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Auktionsarchiv: Los-Nr. 396

The Bill and Angela Strong Medal

Schätzpreis
5.000 £ - 6.000 £
ca. 8.171 $ - 9.806 $
Zuschlagspreis:
7.500 £
ca. 12.257 $
Auktionsarchiv: Los-Nr. 396

The Bill and Angela Strong Medal

Schätzpreis
5.000 £ - 6.000 £
ca. 8.171 $ - 9.806 $
Zuschlagspreis:
7.500 £
ca. 12.257 $
Beschreibung:

The Bill and Angela Strong Medal Collection An extremely rare Naval Long Service medal for Gallantry in the Crimea awarded to Private John McElroy Royal Marines, who was dangerously wounded at Inkermann and had his left arm amputated, one of only seven such awards for gallantry Royal Navy L.S. & G.C., V.R., wide suspension (John McElroy Pte. R.M. Woolh. Divn. Crimea) edge bruise and contact marks, otherwise nearly very fine £5000-6000 Footnote Ex Christie’s April 1984. One of only seven such awards for gallantry. Another example was sold in the Douglas-Morris Collection, D.N.W. October 1996. Private John McElroy 64th Coy Woolwich Division, Royal Marines, was one of seven N.C.0.s and Privates of the Royal Marines to receive a Naval Long Service and Good Conduct Medal, with gratuity, for Gallantry at the Battle of Inkermann, 5th November, 1854, where he was dangerously wounded by gunshot and his left arm subsequently amputated. The list includes Corporal John Pettyjohn, who also received the Victoria Cross, and it is thought that the ‘Long Service’ medals were awarded for the same action, in dispersing Russian sharpshooters from the caves at Inkermann. McElroy, who also received the Crimea medal with three clasps, Balaklava, Inkermann, and Sebastopol, was invalided from the service on 31 July 1855, after serving seven years, six months and was given a pension for life of £18.4.0 per annum. The historic value of this medal is compounded by the fact that coincidentally the only surviving Parish ‘Notification of Good Conduct’ is made out to Private John McElroy ‘to whom the Honorary Medal and a Gratuity of £5 has been presented for Gallant Conduct before the enemy’. The words ‘long service and good’ were struck out and ‘Gallant’ written in. These notices were posted in the honoured man’s parish, usually on the door of a church or chapel, or prominently displayed at a public meeting place. The distinguishing feature on each of the two extant Naval ‘Long Service’ medals for Gallantry is the word ‘Crimea’ inscribed on the edge of the medal, and although a more appropriate award would have been the new Medal for Distinguished Service in the field (D.C.M.), at no time did the Corps attempt to investigate the possibility of rewarding their men with it, indeed, the first D.C.M. to the Royal Marines was awarded for the Soudan in 1885. Further information relating to these rare medals can be found in Naval Medals 1793-1856 by Captain K. J. Douglas-Morris, R.N.

Auktionsarchiv: Los-Nr. 396
Auktion:
Datum:
18.05.2011
Auktionshaus:
Dix Noonan Webb
16 Bolton St, Mayfair
London, W1J 8BQ
Großbritannien und Nordirland
[email protected]
+44 (0)20 7016 1700
+44 (0)20 7016 1799
Beschreibung:

The Bill and Angela Strong Medal Collection An extremely rare Naval Long Service medal for Gallantry in the Crimea awarded to Private John McElroy Royal Marines, who was dangerously wounded at Inkermann and had his left arm amputated, one of only seven such awards for gallantry Royal Navy L.S. & G.C., V.R., wide suspension (John McElroy Pte. R.M. Woolh. Divn. Crimea) edge bruise and contact marks, otherwise nearly very fine £5000-6000 Footnote Ex Christie’s April 1984. One of only seven such awards for gallantry. Another example was sold in the Douglas-Morris Collection, D.N.W. October 1996. Private John McElroy 64th Coy Woolwich Division, Royal Marines, was one of seven N.C.0.s and Privates of the Royal Marines to receive a Naval Long Service and Good Conduct Medal, with gratuity, for Gallantry at the Battle of Inkermann, 5th November, 1854, where he was dangerously wounded by gunshot and his left arm subsequently amputated. The list includes Corporal John Pettyjohn, who also received the Victoria Cross, and it is thought that the ‘Long Service’ medals were awarded for the same action, in dispersing Russian sharpshooters from the caves at Inkermann. McElroy, who also received the Crimea medal with three clasps, Balaklava, Inkermann, and Sebastopol, was invalided from the service on 31 July 1855, after serving seven years, six months and was given a pension for life of £18.4.0 per annum. The historic value of this medal is compounded by the fact that coincidentally the only surviving Parish ‘Notification of Good Conduct’ is made out to Private John McElroy ‘to whom the Honorary Medal and a Gratuity of £5 has been presented for Gallant Conduct before the enemy’. The words ‘long service and good’ were struck out and ‘Gallant’ written in. These notices were posted in the honoured man’s parish, usually on the door of a church or chapel, or prominently displayed at a public meeting place. The distinguishing feature on each of the two extant Naval ‘Long Service’ medals for Gallantry is the word ‘Crimea’ inscribed on the edge of the medal, and although a more appropriate award would have been the new Medal for Distinguished Service in the field (D.C.M.), at no time did the Corps attempt to investigate the possibility of rewarding their men with it, indeed, the first D.C.M. to the Royal Marines was awarded for the Soudan in 1885. Further information relating to these rare medals can be found in Naval Medals 1793-1856 by Captain K. J. Douglas-Morris, R.N.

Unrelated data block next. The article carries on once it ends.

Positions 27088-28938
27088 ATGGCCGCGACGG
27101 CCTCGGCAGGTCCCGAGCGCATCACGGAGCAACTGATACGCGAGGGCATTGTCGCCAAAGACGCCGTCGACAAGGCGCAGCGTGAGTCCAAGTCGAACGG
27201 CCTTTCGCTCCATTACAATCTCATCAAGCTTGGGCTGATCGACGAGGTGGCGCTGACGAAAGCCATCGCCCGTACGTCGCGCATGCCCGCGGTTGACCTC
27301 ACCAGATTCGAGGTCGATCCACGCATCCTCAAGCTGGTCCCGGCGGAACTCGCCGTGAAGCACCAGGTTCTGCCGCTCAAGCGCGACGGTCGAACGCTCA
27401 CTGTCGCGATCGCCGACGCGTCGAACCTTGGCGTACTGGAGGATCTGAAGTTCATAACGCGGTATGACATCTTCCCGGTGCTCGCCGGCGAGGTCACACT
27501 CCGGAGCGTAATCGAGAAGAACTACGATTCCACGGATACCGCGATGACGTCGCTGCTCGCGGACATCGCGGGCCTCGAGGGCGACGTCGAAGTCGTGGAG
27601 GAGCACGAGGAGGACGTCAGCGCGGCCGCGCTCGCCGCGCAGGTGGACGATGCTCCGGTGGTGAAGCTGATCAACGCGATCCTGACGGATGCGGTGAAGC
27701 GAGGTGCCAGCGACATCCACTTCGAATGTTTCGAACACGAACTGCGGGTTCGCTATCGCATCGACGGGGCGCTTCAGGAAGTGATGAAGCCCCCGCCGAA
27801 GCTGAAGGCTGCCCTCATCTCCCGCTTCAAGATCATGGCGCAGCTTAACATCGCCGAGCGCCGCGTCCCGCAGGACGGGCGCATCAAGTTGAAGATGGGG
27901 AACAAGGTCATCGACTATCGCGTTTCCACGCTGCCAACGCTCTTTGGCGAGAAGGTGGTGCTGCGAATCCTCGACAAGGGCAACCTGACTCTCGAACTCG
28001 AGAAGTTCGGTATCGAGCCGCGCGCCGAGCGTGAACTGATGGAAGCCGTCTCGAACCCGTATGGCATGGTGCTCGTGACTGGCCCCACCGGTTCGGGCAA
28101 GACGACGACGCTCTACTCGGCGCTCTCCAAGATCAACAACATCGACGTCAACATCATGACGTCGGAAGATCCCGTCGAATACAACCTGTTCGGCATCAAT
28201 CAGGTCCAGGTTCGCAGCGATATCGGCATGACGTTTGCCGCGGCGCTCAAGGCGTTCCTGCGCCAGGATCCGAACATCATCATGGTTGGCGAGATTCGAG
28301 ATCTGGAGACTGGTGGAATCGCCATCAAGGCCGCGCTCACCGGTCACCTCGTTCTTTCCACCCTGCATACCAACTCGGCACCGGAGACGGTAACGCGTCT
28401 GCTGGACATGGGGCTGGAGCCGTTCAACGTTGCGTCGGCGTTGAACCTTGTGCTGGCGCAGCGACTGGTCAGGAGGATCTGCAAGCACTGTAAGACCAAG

Auktionsarchiv: Los-Nr. 396
Auktion:
Datum:
18.05.2011
Auktionshaus:
Dix Noonan Webb
16 Bolton St, Mayfair
London, W1J 8BQ
Großbritannien und Nordirland
[email protected]
+44 (0)20 7016 1700
+44 (0)20 7016 1799
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